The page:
|A young boy bathes in a bucket at a temporary camp for displaced Pakistani flood victims in Sukkur. AFP|
THATTA, Pakistan (AFP) – Relief efforts in flood-ravaged Pakistan are being stretched by the "unprecedented scale" of the disaster, with the flow of international aid almost at a standstill, the UN said Thursday.
A month of catastrophic flooding has now killed 1,760 people and affected more than 18 million, including eight million who are dependent on aid handouts to survive, it said.
Although the initially slow pace of aid had improved since a visit by Secretary-General Ban Ki-moon in mid-August, the UN said it has "almost stalled" since the beginning of last week, rising from 274 million dollars to 291 million dollars -- about two thirds of funding needs.
"Given the number of those in need, this is a humanitarian operation of unprecedented scale," Manuel Bessler, head of the UN's coordination agency OCHA said in a statement.
"We need to reach at least eight million people, from the Karakoram Mountain Range in the north to the Arabian Sea in the south."
Thousands of people were trapped by floodwaters in towns in the southern province of Sindh, while others are complaining of going without food or water for days, some forced to live in the rubble of their ruined homes.
The World Bank raised its emergency funding for Pakistan to one billion dollars amid dire warnings about the threat to the country's food supplies.
The floods have ruined 3.6 million hectares (8.9 million acres) of rich farmland and the UN's Food and Agriculture Organisation (FAO) said farmers urgently needed seeds to plant for next year's crops.
"Unless people get seeds over the next few weeks they will not be able to plant wheat for a year," Daniele Donati, director for FAO emergency operations in Asia, the Middle East and Europe, said on Wednesday.
"Food aid alone will not be enough. If the next wheat crop is not salvaged, the food security of millions will be at risk," Donati warned.
The World Food Programme has warned that Pakistan faces a triple threat to food supplies -- with seeds, crops and incomes hit.
In southern Pakistan, hundreds of hungry and desperate families from a relief camp in the city of Thatta blocked the highway to Karachi for three hours Wednesday, demanding the government provide more food and shelter.
"No food or water has been provided to us for the past two days," Mohammad Qasim, a 60-year-old resident of the flooded town of Sujawal, told AFP.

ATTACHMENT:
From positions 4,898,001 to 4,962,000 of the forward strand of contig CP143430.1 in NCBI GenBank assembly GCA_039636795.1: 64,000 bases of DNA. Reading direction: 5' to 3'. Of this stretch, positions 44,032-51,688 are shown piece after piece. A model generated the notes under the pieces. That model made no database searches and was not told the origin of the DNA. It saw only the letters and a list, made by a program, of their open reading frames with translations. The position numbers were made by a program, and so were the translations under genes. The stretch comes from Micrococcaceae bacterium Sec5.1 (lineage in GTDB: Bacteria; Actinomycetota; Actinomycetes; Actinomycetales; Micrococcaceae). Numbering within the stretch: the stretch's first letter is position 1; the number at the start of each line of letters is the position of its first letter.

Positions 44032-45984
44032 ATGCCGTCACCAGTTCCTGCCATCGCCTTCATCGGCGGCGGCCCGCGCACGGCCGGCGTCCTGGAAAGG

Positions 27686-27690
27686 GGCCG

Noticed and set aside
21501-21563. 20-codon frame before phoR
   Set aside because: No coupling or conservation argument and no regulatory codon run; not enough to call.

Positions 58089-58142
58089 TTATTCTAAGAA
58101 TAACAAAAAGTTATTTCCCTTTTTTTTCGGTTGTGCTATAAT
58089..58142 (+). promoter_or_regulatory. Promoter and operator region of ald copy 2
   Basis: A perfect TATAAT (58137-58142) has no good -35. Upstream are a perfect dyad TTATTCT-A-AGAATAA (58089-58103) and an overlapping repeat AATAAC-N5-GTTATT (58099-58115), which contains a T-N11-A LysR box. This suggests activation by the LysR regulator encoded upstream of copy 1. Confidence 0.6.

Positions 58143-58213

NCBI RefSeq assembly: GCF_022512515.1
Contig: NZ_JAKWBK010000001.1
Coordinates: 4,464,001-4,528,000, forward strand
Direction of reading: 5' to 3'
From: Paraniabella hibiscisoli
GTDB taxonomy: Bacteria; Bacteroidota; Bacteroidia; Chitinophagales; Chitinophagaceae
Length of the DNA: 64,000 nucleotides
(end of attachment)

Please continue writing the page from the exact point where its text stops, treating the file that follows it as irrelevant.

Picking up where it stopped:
The protest came as under-fire Prime Minister Yousuf Raza Gilani warned the country faced inflation of up to 20 percent and slower economic growth because of the floods, warning of job losses and social unrest.
Gilani said an inflation target of 9.5 percent for 2011 would now likely be in the range of 15-20 percent, spurred by food shortages, while GDP growth would also slide to 2.5 percent from the predicted 4.5 percent.
World Bank chief Robert Zoellick announced an extra 100 million dollars to add to an existing 900 million dollar loan as he met Pakistan's Finance Minister Hafeez Shaikh in Washington on Wednesday.
Zoellick said he and Shaikh discussed plans for institutional and governance reforms in Pakistan in the wake of the disaster.
The World Bank pledged to help Pakistan set up systems for tracking aid flows, and monitoring and evaluating the whole process to tackle waste and corruption.
Floodwaters moving south through Sindh province on their way to the Arabian Sea entered the town of Jati and threatened nearby Choohar Jamoli town on the east bank of the swollen Indus.
Several thousand people were trapped in the two towns, city official Hadi Bakhsh Kalhoro told AFP, and power cuts were hindering rescue efforts.
Most of the 300,000 population of Thatta have returned home, according to officials, after troops saved the city by fixing a breach in river defences.
Sindh is the worst-hit province, with 19 of its 23 districts ravaged as floodwaters have swollen the Indus to 40 times its usual volume.
One million people have been displaced over the past few days alone.
Initial relief efforts are still underway in the country's militant-troubled northwest, nearly two weeks after torrential rains stopped in the region.
The head of the UN refugee agency in Peshawar, the main city in the northwest, said shelter would be provided by next week for 80,000 people cut off from their villages by flooded roads and damaged bridges.
Khalid bin Waleed, a resident of Charsadda, said most of the 350 homes in the village had been destroyed and no government help was forthcoming.
"Now people are living on the rubble of their houses and those better off are camping on their roofs," Waleed said.
"We have not received any help from the government yet. Only charities are helping people in our area and they are doing a really good job."